Extracellular vesicles have emerged as important elements in cell-cell communication and as key players in disease pathogenesis via surface contact but also via transmission of their cargo between different cells. During the last decade, various techniques have been used to investigate the relative differences in biophysical and biomolecular properties of different population of extracellular vesicles.
In this research, we have used various vibrational spectroscopic techniques including attenuated total reflectance (bio-ATR) and atomic force microscope infrared (AFM-IR) spectroscopies to assess biochemical changes in the heterogeneous population of bulk and individual extracellular vesicles derived from LPS-stimulated monocytes, as a model of septic shock. In addition to being relatively quick, one of the great advantages of vibrational spectroscopic techniques compared to the traditional semi-quantitative omics approaches, is their ability to provide information on relative changes between classes (proteins, lipids, nucleic acids, carbohydrates) and protein conformations.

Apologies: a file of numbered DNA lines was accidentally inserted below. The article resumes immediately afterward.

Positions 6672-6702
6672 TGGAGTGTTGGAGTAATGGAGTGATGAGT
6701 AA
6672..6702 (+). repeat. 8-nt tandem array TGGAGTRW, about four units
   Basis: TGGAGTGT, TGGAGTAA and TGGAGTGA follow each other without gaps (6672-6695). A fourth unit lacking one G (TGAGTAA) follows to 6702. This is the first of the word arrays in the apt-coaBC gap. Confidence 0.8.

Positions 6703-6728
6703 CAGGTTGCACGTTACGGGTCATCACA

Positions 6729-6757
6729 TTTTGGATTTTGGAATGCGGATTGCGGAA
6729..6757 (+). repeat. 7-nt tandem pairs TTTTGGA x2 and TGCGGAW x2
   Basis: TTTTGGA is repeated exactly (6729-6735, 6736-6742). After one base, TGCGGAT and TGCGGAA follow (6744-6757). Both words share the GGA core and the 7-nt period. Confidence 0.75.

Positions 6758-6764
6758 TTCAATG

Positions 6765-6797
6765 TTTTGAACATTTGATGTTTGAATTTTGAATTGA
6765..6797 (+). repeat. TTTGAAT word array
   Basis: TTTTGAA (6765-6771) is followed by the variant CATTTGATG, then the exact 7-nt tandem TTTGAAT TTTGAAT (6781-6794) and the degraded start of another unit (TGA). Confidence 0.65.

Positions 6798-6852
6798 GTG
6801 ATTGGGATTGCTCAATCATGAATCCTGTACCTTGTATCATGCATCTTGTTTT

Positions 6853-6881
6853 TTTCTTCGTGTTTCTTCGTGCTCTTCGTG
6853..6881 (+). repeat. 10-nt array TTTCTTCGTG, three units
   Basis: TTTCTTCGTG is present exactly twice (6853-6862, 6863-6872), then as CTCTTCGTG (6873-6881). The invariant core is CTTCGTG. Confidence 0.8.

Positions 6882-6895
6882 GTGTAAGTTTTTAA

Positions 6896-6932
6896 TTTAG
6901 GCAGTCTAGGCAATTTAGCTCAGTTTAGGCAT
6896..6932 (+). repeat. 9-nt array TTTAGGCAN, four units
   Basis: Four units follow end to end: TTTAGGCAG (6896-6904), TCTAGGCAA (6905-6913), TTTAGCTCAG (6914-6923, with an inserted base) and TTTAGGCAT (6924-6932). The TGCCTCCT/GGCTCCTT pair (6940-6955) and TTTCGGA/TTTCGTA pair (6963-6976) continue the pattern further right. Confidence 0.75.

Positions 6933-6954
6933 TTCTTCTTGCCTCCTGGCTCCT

Sepsis is a life-threatening condition that arises from a systemic inflammatory response to infection. Increased numbers of extracellular vesicles have been reported in different pathological disorders including severely septic patients with renal dysfunction, meningococcal infection, and Candida infection.
In this study we not only have compared two different vibrational spectroscopic techniques to analyse bulk and individual extracellular vesicles but also have demonstrated time-dependent changes in biomolecular content of extracellular vesicles derived from monocytes activated with lipopolysaccharide, interleukin-4 or interferon-gamma. These results provide pivotal insights into the mechanisms of extracellular vesicle production, as well as on their role in physiological and pathological pathways.